Last week when drugmaker Novo Nordisk announced plans to build an active pharmaceutical ingredient (API) manufacturing plant in the US – which will be its first outside its native Denmark – it chose a site in Clayton, North Carolina.
Novo said the new plant – due to be operation in 2020 – would be built next to an existing facility where it formulates, fills and packages its diabetes care products. The site also produces the firm’s Felxpen and FlexTouch prefilled insulin devices for the US market.
In the coverage that surrounded the announcement, the Danish drugmaker revealed that a large proportion of staff employed at the facility had military backgrounds and in-Pharmatechnologist.com wondered why.
Dale Pulczinski, director of aseptic production at the Clayton site, told us veterans have the “mentality and Concept of “mission critical” in relation to technical environments…which provides focus and drive to complete task and troubleshooting.”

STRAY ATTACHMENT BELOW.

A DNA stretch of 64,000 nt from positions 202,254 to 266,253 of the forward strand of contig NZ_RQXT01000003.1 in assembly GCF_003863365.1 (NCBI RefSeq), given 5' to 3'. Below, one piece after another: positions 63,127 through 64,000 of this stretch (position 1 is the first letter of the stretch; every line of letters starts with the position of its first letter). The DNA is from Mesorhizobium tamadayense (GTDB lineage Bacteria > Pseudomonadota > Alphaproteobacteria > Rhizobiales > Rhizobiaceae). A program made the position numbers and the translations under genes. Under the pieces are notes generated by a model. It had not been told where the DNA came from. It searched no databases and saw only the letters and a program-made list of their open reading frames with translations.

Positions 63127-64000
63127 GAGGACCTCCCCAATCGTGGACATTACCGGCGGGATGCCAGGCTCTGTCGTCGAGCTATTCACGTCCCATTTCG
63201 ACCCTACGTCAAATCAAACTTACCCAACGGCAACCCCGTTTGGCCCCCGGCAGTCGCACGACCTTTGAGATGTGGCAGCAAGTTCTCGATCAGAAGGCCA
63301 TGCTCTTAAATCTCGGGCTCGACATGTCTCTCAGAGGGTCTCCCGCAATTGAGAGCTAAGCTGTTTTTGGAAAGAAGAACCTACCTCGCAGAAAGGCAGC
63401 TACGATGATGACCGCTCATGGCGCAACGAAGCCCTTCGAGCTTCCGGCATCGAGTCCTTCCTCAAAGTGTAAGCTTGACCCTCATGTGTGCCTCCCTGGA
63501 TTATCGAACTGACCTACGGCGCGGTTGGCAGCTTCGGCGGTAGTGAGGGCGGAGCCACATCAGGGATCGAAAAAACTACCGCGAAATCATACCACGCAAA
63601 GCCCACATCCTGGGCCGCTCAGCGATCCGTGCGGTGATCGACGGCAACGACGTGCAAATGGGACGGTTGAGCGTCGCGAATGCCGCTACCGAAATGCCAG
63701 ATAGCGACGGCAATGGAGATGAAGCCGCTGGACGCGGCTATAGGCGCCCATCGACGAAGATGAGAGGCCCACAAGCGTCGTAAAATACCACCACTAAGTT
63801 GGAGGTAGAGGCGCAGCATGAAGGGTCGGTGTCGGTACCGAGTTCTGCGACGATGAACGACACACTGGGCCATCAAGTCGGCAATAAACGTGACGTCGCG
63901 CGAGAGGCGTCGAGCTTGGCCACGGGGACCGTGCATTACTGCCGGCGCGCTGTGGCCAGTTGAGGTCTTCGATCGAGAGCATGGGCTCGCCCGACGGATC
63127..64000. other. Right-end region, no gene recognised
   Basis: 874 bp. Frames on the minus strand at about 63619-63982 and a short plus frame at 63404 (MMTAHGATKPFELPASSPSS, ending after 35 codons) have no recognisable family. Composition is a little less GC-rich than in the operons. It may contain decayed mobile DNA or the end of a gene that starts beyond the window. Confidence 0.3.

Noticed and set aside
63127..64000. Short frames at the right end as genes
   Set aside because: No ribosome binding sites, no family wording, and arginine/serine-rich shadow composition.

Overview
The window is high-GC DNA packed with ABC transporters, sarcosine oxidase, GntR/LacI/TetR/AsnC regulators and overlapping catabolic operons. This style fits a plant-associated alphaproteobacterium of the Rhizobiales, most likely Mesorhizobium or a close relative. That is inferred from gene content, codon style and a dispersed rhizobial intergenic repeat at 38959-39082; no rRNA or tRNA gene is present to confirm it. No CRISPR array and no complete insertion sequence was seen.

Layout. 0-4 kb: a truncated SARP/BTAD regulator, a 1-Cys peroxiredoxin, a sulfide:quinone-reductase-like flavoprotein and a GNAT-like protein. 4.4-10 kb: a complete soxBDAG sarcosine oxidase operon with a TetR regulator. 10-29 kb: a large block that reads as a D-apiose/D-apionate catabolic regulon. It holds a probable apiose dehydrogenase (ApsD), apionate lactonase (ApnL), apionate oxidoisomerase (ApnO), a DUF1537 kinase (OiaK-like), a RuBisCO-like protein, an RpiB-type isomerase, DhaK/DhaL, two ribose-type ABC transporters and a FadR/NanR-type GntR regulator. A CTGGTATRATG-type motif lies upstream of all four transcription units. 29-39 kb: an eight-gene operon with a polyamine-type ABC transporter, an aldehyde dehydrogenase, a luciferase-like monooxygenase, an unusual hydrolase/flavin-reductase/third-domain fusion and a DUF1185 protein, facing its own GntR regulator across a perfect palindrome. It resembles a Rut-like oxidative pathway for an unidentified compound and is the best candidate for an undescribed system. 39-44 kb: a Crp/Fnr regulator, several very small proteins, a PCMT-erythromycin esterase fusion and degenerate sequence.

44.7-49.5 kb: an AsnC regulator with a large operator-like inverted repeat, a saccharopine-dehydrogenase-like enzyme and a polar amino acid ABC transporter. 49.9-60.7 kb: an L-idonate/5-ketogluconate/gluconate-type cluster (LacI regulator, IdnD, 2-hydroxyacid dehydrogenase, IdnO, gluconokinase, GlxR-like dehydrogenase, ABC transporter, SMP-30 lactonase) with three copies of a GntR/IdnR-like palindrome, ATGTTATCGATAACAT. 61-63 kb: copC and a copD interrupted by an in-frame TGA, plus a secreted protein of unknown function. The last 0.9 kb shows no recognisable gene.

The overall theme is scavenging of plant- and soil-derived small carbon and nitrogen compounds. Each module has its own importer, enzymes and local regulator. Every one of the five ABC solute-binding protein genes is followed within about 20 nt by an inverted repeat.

They are also “highly trained and effective in maintenance practices and knowledge” and provide “many different levels of Leadership in technical environments” according to Pulczinski, himself a veteran of the US Navy.
He added that a familiarity with strict military rules is also ideal preparation for working in a regulated industry like the pharmaceutical sector, citing veterans with aviation experience and those who have served on nuclear submarines as particularly well suited.
The comments follow just days after Texas A&M University launched its bioprocessing training scheme for ex US military veterans, who it also says are suited to the complex field of pharmaceutical development and manufacturing.